From the Beer Writer: As I wrote a short while back, many are the brewers who tell me, “I brew beers that I like drinking.” Judging by the quality of her hoppy offerings, particularly her Mosaic-heavy IPA, I’d say Rock Bottom head brewer Carli Smith has an affinity for lupulin-laced ales. I like when brewers do right by their taste-buds, but find it particularly impressive when they defy them, crafting styles they aren’t as fond of so others may enjoy them. Case in point, Rock Bottom Devil’s Thumb. This Belgian-style golden strong ale is utterly traditional in its look, scent, taste and feel. Its bouquet contains notes of lemongrass and gardenias, while the beer itself offers a vast array of flavor components—honey, lemon rind, white peppercorn, bubble gum and thyme. At 8% alcohol-by-volume, one would expect something overly impactful, but this beer is balanced and drinkable; enough that the beer-menu warns about its tendency to sneak up on imbibers. Smooth, sweet-smelling and delicious…what’s not to like? For that, we’ll have to ask Smith, because she harbors staunch distaste for Belgian beer-styles, making the quality of this ale all that more remarkable.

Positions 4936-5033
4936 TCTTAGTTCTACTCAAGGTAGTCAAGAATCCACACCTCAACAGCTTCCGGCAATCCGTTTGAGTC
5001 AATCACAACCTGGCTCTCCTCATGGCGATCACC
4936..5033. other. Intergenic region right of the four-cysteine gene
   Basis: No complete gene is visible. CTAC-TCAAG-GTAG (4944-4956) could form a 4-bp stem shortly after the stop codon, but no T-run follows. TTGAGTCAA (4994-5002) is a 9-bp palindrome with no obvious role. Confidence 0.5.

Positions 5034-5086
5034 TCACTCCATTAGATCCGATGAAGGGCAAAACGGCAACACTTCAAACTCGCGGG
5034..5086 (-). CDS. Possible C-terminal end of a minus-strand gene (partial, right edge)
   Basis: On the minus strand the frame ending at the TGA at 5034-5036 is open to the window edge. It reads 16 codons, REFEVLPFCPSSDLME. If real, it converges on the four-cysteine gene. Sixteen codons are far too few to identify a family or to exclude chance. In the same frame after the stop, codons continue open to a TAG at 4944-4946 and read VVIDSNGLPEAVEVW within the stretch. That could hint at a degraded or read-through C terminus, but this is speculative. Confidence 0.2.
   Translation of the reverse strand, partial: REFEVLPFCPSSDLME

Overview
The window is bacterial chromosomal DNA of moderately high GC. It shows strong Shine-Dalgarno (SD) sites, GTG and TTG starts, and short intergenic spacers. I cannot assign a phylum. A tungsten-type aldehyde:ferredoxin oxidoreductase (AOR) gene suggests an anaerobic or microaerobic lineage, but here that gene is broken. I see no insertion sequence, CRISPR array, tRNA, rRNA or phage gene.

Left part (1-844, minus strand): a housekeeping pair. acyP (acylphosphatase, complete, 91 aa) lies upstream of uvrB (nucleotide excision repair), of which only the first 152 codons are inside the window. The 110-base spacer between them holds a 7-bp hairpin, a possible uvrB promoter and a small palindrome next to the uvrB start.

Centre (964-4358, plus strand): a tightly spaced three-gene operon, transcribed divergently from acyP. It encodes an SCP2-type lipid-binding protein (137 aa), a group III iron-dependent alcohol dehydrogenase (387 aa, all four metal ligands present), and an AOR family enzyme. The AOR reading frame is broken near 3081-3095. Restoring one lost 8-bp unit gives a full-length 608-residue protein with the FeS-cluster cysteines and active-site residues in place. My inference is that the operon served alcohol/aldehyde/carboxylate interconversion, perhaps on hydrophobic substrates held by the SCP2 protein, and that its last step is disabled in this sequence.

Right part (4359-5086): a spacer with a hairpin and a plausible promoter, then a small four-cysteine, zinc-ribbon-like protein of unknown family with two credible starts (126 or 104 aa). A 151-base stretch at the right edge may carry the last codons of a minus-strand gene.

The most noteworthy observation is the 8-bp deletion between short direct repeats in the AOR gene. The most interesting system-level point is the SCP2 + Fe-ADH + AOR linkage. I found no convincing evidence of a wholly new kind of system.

From the Brewer: “Being at a brewpub, I am able to keep my beer-list stocked with lots of stuff that I like to drink. Belgian beers not being one of those things, they rarely make their way onto my board, but I have a few regulars that really enjoy Belgian beers and they have been bugging me to make one. One of the things that I dislike about Belgian beers is the high amount of residual sugars that are usually present in the final product. So for mine, I wanted to make something that had a pretty simple grain-bill, pretty much just Weyermann Pilsner malt. This way the yeast is the star of the show, and if I could get it to totally ferment out, I knew the finish would be clean with just enough Belgian-ester sweetness. I am really happy with how it turned out, which was extremely surprising to me and everyone else. I get lots of weird looks when I say, ‘Here, try my Belgian beer,’ when everyone knows I strongly dislike the style. When I carbonated it and put it on tap I was able to drink almost a whole eight-ounce serving in one sitting, very big for me…ha. I was inspired to enter it into the San Diego International Beer Festival competition, because I felt that it was an almost perfect representation of the Belgian golden strong ale style. I also thought it would be hilarious if the brewer who hates Belgian beers won a medal for one. Oh, the irony! “—Carli Smith, Head Brewer, Rock Bottom La Jolla